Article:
After meeting with the Board of Trustees, President Michael Roth sent a campus-wide community update e-mail on Nov. 25, laying out the University’s course of action in the difficult financial climate. If the Wesleyan Annual Fund’s goal of $17.6 million is met, and no further significant losses occur in the University’s investment portfolio, then the newly proposed measures will allow the University to achieve a balanced budget.

In recent months the University’s endowment has declined by roughly 20 percent, to about $511 million. Due to this drop, the University is estimating that the base budget will need to be cut by at least $15 million within the next five years.

Purposed cuts include a freeze on faculty, staff and librarian salaries for 2009-10, which would result in a savings of $2.03 million. Additional reductions in capital and major maintenance projects will occur in coming years with an estimated savings of $7 million. In addition, the University is considering raising tuition more than the originally planned five percent. Currently, $5 million in reductions are being made by departments to aid the University’s goal of reducing the base budget.

A proposal to increase undergraduate class size by 30 students for a total of 120 over four years is also being considered and would yield about $3.9 million in revenue. Plans for maintaining a 0.5 percent increase in the retirement matching program for faculty and staff will remain in place.

The administration will seek campus opinions about the list of proposed cuts.

“More will be made public over the next few weeks through conversations with the community…Note that no final decisions have been made and that we are seeking input from the community just like we sought input from the board,” wrote Vice President for Finance and Administration John Meerts in an email to the Argus.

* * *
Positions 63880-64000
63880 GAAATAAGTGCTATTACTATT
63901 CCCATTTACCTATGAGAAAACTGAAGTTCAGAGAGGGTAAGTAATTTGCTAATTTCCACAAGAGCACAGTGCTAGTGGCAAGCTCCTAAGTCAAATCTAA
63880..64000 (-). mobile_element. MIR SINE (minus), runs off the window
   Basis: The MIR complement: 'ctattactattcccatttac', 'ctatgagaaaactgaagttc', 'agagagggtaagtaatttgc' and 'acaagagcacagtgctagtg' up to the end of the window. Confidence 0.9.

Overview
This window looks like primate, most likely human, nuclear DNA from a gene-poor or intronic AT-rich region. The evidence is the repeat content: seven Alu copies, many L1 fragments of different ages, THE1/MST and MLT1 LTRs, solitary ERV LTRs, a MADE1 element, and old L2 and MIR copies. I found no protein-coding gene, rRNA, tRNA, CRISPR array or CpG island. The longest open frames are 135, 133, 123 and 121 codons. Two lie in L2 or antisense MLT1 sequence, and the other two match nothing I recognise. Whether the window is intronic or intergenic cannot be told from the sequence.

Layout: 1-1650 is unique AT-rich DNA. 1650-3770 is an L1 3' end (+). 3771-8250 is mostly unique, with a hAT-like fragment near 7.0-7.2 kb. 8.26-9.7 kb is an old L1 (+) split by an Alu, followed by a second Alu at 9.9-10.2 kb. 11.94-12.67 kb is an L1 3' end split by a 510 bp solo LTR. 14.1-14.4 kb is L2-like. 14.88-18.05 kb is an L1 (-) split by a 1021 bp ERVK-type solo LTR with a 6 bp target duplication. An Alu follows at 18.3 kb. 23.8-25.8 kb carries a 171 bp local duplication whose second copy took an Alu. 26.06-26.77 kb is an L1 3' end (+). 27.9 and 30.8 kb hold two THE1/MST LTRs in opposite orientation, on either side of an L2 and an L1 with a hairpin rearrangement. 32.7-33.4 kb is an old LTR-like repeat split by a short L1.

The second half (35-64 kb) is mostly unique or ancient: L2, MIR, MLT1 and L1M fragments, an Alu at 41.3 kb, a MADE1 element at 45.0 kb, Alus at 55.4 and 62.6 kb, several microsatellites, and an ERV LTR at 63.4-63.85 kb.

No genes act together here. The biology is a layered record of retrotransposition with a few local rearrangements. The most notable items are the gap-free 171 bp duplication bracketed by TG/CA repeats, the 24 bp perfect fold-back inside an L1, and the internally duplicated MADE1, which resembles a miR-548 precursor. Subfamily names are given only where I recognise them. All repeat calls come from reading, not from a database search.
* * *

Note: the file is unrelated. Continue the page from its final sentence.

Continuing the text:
Despite these proposed cuts, Roth and the Board say that they are committed to protecting the student experience by maintaining the faculty-student ratio. They reassure that if additional classes are needed to accommodate a larger student population, they will be added. Need-blind admissions will also remain a priority, they say.

“We reaffirmed our priorities of protecting teaching, research, and the student experience and preserving a robust financial aid program that admits students regardless of their ability to pay,” Roth wrote in the community email. “Despite upheaval in the financial markets, Wesleyan remains well positioned to address those priorities.”

Despite tough times for the budget, Roth plans to move ahead with some of his proposed initiatives including the College of the Environment and an expansion of writing programs.

Roth, who is currently meeting alumni in Los Angeles, has seen the widespread effects of the financial crisis.

“As I visit with alumni, I hear stories of significant layoffs and salary cuts; the economic crisis is obviously reverberating widely,” Roth wrote in an email to the Argus. “Still, you should know that our Wesleyan family continues to volunteer their support, in dollars and in spirit.”

Roth, however, is still asking for everyone to be prudent with spending.

“We are asking everyone in the community to be cognizant of the need to save money whenever and wherever possible,” Roth said.

Roth and his colleagues will meet with the Wesleyan Student Assembly on December 7, the University faculty on December 9 and senior administrative staff on December 12 to discuss budget saving ideas.

Meerts reports that the administration has already received feedback from various committees.

“This consultation process is ongoing before we make final decisions around the February board meeting,” he said.

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